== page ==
The visible hand in economics

More talking from the PM – why?

Posted on: December 9, 2008

I see that the PM has been talking about financial economic variables again – this time it is the exchange rate.  Now he says it isn’t a big deal as he didn’t say too much – which is true.  But nonetheless, he is PM, he isn’t supposed to say anything about the direction of monetary policy – which includes interest rates.

Take the current example, there are multiple ways it could be taken the wrong way:

  1. Foreign countries see it as “protectionism” as he is trying to talk down the dollar,
  2. Foreign traders begin to place some weight on his comments – thereby reducing the effectiveness of monetary policym
  3. Businesses and households increase their belief that the government will influence monetary variables, reducing the efficiency of monetary policy (especially regarding expectations)

I realise that it seems like a bunch of arbitrary complaining – but there is a fine line between pointless talk on the exchange rate and interest rates and damaging market signals by creating “false information”.   The information signal, and its impact on expectations, is just so so important in the modern economy.

Treasury needs to explain this – they need to say that if he keeps discussing interest rates and the exchange rate he will simply reduce the effectiveness of our credit markets and monetary policy.

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9 Responses to "More talking from the PM – why?"

This is very interesting.
It is my contention that John Key is not here to govern the New Zealanders but rather to serve his money masters.

The international financial elite wants to replace all currencies with one currency, effectively ruling the world and killing off local democracies.

Is John Key setting a destabilisation in motion in order to force New Zealand to follow suit when the bankers make their move?

I wouldn’t take such a conspiracy theorist view of it – instead I would put it down to the PM being new at the job, and needing to get told to avoid this sort of thing.

Helen Clark was the same when she first came in I might add.

However, that does not change the fact that I think the importance of keeping quiet on these things has to be explicitly explained to him by Treasury – his power over expectations now that he is PM is more powerful than he might realise.

“This is very interesting.
It is my contention that John Key is not here to govern the New Zealanders but rather to serve his money masters.
The international financial elite wants to replace all currencies with one currency, effectively ruling the world and killing off local democracies.
Is John Key setting a destabilisation in motion in order to force New Zealand to follow suit when the bankers make their move?”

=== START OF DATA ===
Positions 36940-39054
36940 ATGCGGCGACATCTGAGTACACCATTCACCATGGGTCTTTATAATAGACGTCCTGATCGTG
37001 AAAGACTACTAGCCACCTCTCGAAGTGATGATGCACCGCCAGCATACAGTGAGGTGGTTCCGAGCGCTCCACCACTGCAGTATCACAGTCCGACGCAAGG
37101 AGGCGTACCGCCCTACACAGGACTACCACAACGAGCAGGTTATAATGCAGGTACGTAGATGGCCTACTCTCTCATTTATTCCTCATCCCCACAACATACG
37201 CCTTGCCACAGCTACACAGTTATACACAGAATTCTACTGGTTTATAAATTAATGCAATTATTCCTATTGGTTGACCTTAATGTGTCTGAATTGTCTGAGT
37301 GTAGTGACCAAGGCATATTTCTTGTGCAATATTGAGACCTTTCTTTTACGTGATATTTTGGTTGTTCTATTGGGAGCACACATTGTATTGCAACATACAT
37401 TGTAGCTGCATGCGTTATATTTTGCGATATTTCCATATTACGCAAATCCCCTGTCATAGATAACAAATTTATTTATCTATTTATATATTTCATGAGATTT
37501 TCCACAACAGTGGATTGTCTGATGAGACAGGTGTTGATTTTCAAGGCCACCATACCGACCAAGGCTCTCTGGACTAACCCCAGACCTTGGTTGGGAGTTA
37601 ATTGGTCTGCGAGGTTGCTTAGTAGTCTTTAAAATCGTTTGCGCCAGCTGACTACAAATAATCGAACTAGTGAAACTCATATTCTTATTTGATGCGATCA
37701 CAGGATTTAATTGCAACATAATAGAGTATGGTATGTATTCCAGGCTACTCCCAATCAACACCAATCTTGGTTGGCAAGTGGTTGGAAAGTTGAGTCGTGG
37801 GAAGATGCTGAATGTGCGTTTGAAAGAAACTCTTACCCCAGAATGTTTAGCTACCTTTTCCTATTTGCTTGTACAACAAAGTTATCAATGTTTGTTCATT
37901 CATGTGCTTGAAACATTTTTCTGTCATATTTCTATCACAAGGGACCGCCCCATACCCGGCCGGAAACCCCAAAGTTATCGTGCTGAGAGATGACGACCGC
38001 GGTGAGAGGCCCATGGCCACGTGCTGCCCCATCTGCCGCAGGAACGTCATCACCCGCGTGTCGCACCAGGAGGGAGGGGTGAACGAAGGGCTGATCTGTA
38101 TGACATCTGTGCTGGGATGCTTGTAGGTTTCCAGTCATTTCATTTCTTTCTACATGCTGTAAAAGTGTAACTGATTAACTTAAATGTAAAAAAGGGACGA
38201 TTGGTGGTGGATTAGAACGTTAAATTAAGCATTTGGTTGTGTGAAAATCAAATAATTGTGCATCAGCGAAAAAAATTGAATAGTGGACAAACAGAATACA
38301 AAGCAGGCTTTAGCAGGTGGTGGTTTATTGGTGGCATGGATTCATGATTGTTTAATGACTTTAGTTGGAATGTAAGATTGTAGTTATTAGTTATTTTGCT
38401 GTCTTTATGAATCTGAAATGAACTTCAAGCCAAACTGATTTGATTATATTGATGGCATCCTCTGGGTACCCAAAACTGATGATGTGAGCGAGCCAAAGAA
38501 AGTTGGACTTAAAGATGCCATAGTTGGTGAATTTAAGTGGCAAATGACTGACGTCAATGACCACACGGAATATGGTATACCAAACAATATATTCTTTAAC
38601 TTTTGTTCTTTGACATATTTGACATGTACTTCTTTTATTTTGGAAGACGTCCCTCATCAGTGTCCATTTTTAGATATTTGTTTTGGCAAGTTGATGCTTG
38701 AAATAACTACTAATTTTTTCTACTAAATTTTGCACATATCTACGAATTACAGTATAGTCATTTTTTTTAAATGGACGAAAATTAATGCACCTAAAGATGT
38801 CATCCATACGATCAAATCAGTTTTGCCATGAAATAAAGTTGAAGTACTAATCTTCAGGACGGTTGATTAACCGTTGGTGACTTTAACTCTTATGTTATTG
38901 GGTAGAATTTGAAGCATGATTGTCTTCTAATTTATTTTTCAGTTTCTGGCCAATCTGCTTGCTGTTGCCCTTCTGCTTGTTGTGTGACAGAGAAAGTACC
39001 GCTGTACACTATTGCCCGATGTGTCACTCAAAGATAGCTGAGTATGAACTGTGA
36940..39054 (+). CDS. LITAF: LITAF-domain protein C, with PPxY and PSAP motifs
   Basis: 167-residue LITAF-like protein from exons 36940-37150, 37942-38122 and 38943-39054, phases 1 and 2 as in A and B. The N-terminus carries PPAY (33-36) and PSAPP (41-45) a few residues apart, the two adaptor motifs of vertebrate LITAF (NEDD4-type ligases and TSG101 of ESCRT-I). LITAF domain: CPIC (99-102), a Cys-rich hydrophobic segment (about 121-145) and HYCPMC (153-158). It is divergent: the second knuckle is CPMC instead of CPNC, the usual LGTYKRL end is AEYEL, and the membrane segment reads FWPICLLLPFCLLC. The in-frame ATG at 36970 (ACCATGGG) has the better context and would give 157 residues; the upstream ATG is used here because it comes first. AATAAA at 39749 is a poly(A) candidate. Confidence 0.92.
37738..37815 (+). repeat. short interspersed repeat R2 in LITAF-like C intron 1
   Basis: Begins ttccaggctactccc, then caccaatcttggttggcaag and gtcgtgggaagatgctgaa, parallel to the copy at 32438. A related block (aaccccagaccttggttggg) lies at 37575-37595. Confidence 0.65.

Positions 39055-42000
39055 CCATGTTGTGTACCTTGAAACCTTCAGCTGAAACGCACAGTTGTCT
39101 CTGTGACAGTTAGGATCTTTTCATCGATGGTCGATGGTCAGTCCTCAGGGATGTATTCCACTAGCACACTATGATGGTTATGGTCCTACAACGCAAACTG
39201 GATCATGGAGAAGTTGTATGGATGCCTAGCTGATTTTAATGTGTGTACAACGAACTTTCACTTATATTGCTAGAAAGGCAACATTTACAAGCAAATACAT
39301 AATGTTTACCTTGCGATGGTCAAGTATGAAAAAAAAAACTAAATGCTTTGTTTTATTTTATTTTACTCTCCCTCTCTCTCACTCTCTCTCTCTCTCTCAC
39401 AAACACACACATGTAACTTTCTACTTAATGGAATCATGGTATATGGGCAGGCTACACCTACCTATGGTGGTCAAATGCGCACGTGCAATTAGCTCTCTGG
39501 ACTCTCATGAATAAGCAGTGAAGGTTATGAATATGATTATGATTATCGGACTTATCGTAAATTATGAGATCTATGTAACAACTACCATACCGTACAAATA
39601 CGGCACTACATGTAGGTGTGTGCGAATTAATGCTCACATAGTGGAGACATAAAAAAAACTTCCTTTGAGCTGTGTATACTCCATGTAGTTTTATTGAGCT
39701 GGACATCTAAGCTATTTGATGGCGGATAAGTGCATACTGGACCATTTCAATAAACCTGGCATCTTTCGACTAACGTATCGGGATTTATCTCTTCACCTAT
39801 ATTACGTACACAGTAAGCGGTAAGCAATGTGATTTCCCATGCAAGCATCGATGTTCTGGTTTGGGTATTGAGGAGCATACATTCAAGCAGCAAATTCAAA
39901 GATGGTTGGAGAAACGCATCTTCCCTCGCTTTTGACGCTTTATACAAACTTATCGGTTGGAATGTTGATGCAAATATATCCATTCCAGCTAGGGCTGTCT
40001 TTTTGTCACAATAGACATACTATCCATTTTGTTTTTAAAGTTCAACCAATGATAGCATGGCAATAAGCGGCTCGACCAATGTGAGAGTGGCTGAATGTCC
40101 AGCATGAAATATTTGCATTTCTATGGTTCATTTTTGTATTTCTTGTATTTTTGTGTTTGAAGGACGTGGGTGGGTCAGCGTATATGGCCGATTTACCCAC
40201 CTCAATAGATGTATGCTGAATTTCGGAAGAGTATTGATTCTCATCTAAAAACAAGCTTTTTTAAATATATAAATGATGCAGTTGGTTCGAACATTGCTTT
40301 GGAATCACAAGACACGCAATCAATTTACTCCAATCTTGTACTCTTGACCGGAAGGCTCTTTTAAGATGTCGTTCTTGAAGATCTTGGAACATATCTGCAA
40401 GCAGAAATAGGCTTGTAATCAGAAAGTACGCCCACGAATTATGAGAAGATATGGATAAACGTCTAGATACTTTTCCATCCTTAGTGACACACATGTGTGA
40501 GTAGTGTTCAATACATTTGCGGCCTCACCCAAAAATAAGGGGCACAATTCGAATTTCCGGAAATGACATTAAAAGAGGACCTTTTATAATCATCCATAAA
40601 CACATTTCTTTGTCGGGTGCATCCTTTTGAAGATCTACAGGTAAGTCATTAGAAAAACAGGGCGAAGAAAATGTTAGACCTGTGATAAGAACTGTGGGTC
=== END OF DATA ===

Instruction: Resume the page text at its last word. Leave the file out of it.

I lolled.

Oh come on, didn’t Cullen spend most of 2006 trying to talk down the dollar? He and Bollard went cap-in-hand to the Japanese begging them not to buy more Uridashis as I recall. Frequent statements that our dollar was too high and investing in NZ was a risky business were the order of the day as I recall.

Here we go:

http://www.iht.com/articles/ap/2007/07/17/business/AS-GEN-New-Zealand-Currency.php

Cullen said the current New Zealand dollar rate against the U.S. dollar is too high and currency investors need to realize the risk they face.

“Those people pushing money into the New Zealand dollar have to realize the correction will occur at some point and they’re exposed to risk around that,” he told reporters.
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Cullen said when the dollar does fall it will probably fall back to an undervalued position.

“Oh come on, didn’t Cullen spend most of 2006 trying to talk down the dollar? He and Bollard went cap-in-hand to the Japanese begging them not to buy more Uridashis as I recall. Frequent statements that our dollar was too high and investing in NZ was a risky business were the order of the day as I recall.”

Yes – and that annoyed me very much😛

In fact, I think that showing the Dr Cullen did the same thing is more likely to support my point that it is inappropriate than to go against it😉

Given Key’s background he simply can’t help himself. I don’t mind him expressing an opinion as long as he does not give the impression that he is directing the RBNZ, thus I think he has to be especially careful when discussing the OCR.

“thus I think he has to be especially careful when discussing the OCR”

Indeed. However, I don’t think we can let his background be an excuse. Surely the fact that he has knowledge about financial markets will simply give what he says even more weight – hence why off the cuff statements are even more dangerous!

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